Her apron has been made from an embroidered table cloth, that she has rescued and hand-dyed indigo and given careful consideration to the placement of the embroidery. The edges have been bound as a facing wouldn’t have been a suitable finish in this case, and she has stitched all of that binding down by hand, because she is, in fact, a demon hand stitcher! She has worked with the fabric and squared off the back at the hem to make the most of the embroidered edge.


I met Maria by chance, our eldest children in the same year at school, me also with a 2-year-old in tow & Maria with one a year younger – we discovered we had a mutual love of denim and a hatred of cooking the tea so I think the friendship was meant to be! She talked me into doing a screen printing course that she was teaching, just 2 or 3 days, where we met Wendy (of the smock), who had coincidentally worked with my other friend from college that I had dragged along at the very last minute to cheer her up…funny how you meet your tribe isn’t it!? Well those 2 days, turned into a 4 year, 1 day a week print course, a couple of exhibitions and some very good friends. She is also the reason why I have paper spoons hanging in my kitchen, the occasional hangover, more fabric than is strictly necessary and the knowledge that making stuff is a way of life and I didn’t know I was missing it. Like I said…good friend.


Maria is currently working on her next exhibition and will be at the Sewing for Pleasure show at the NEC in Birmingham, 17-20 March 2016 where you’ll be able to chat to her about her art, her inspiration and find out more about the amazing workshops that she runs.

Work from a previous Maria Thomas Textiles exhibition, nothing to do with me…I just wanted to share it! Now go be inspired!

Maria Thomas Textiles

Maria Thomas Textiles


Maria Thomas Textiles: The Blog

Maria Thomas Textiles: Facebook

Posted on


Well hello again!

I’ve been working on my next PDF sewing pattern The French Dart Shift, a lovely tunic pattern that was called Rachel until 10 minutes ago. Then I thought to check to see if are there any other Rachel sewing patterns. YEP, of course there are! So name changed and I’m hoping to release her into the wild very soon!

In preparation for her launch, I’ve been preparing all the tutorials and working away on the Maker Instructions. The joy of making digital patterns is that I can include a feature called LAYERS.

Layers is great, it means you can toggle sizes on and off and only print the size (or sizes) you want. I know, it’s really quite splendid!

I didn’t include this function on my first two releases,  the Apron and the Smock, as they are only available in small, medium and large sizes. The Rachel French Dart Shift, however, has a full size range from a UK 8 to UK 18. That is a lot of information and a lot of lines, using layers will help simplify what you’re looking at.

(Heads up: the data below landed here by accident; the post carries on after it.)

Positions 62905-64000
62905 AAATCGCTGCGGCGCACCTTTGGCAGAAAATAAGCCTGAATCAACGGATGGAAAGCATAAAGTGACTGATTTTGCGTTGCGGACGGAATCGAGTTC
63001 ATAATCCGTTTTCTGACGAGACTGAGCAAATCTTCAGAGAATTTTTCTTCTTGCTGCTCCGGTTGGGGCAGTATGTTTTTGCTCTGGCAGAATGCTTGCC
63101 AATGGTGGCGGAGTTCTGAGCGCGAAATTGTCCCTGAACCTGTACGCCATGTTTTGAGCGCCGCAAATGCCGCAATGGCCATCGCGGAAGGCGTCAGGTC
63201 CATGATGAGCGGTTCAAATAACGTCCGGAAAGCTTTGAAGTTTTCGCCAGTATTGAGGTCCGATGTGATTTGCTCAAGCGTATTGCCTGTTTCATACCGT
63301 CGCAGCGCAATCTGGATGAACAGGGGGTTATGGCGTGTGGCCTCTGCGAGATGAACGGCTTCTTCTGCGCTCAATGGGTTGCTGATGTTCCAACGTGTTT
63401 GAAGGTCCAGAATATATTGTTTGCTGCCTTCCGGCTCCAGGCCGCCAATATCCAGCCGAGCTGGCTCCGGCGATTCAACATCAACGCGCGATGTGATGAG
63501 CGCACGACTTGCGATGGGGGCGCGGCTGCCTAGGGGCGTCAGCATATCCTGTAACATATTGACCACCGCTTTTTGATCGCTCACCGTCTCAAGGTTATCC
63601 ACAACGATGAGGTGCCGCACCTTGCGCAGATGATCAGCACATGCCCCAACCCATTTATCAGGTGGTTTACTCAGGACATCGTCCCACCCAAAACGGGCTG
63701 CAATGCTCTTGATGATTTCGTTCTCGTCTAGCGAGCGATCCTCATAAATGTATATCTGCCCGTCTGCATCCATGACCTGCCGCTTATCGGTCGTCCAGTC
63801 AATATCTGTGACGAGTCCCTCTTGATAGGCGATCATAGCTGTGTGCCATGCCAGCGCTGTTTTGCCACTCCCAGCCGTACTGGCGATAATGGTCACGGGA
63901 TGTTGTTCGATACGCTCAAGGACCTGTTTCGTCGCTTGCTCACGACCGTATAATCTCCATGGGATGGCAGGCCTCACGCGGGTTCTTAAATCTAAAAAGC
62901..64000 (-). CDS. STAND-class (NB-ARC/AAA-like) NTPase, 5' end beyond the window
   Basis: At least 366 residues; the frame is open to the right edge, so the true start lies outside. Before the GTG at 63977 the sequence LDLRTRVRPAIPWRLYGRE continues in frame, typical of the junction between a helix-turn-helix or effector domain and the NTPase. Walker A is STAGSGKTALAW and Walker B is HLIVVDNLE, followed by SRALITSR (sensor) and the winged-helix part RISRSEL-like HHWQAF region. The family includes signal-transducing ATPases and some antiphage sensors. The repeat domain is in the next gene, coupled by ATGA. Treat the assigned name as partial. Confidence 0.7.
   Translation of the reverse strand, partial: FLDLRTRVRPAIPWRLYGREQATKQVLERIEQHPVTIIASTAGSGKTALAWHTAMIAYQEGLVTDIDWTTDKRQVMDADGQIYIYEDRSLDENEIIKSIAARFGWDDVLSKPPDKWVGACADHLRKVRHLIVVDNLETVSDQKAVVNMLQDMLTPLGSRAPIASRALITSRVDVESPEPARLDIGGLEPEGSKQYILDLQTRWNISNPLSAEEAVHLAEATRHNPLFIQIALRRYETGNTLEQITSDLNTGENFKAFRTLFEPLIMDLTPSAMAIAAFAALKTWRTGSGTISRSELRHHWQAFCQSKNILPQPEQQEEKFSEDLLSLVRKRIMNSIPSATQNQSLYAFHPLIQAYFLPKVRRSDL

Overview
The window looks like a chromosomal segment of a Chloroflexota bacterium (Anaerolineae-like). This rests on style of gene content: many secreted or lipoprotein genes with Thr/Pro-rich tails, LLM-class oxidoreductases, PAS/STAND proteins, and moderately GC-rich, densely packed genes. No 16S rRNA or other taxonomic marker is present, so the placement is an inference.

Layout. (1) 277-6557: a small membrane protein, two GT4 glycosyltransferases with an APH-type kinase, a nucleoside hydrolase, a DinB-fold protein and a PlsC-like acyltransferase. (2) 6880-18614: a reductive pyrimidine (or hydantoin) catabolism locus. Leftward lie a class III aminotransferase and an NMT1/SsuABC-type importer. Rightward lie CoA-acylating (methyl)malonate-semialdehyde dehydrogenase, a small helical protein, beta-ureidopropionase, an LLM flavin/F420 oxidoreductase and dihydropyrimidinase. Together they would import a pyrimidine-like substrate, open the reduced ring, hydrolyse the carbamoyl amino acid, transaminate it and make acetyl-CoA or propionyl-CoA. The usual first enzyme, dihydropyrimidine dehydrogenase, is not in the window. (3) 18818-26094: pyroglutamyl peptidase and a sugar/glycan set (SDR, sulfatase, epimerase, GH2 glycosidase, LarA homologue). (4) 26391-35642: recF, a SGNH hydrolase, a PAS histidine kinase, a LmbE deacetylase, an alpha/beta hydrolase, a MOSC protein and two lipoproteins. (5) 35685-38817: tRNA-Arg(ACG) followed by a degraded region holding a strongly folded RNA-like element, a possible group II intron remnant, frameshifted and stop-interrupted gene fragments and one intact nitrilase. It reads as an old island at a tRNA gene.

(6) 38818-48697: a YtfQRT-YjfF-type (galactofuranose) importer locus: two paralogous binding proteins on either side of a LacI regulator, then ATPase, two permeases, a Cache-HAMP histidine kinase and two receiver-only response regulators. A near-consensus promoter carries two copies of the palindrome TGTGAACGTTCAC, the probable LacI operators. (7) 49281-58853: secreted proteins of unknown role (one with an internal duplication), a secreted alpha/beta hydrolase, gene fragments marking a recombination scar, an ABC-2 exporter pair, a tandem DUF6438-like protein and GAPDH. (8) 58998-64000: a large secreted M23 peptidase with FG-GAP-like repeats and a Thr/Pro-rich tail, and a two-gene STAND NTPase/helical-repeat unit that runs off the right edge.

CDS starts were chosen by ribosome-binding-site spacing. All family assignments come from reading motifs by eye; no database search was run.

So how does it work? Well, want to make a size 16 tunic?  ‘Hide’ the other sizes and just print that one size 16. Or, are you between a size 10 and 12? Turn off the rest and just print the two you want, easy to blend the sizes now. 

No more pick a line, and hope you’re cutting the correct one for your size, there only is your size. And, as a little added bonus, only printing the size you want saves ink too!

Oh yeah, like I said, layers is a great feature!

So you’re convinced LAYERS is amazing, so here’ s how to use the layers feature:

(Not convinced? You can just leave them all on and carry on as usual and print the full range of sizes)

Open up your layered pattern and make sure you are using the latest version of Adobe Acrobat Reader.



On the left you can see a menu, look for the LAYERS icon. It looks like 3 diamonds (or sheets of paper, I can’t decide) on top of each other.



Click the LAYERS icon to open and a panel will fly out, showing two options. The first bar is for the Maker Instructions (the instructions have NO layers) and the second bar is for the PATTERN.

CLICK the + icon on the PATTERN HEADER BAR to release the DROP DOWN MENU.


TA-DA! All the layers are listed so you can easily select your size(s). To toggle the layers on and off, just click the eyeball icon next to each layer name.



Leave the eyeball ON to print a layer, eyeball OFF to hide a layer. Now you see it, now you don’t!

You can see two layers are locked, the pocket layer and the tiling layer that contains pattern and the print test square information relevant to every size, you really don’t want to turn those off by mistake.

TOP TIP: Before you print, just double-check you have everything you want to print selected because the only thing worse than a pattern with lots of lines, is a pattern without any lines!

So there you go, all the benefits of a layered pattern in one little post! Enjoy!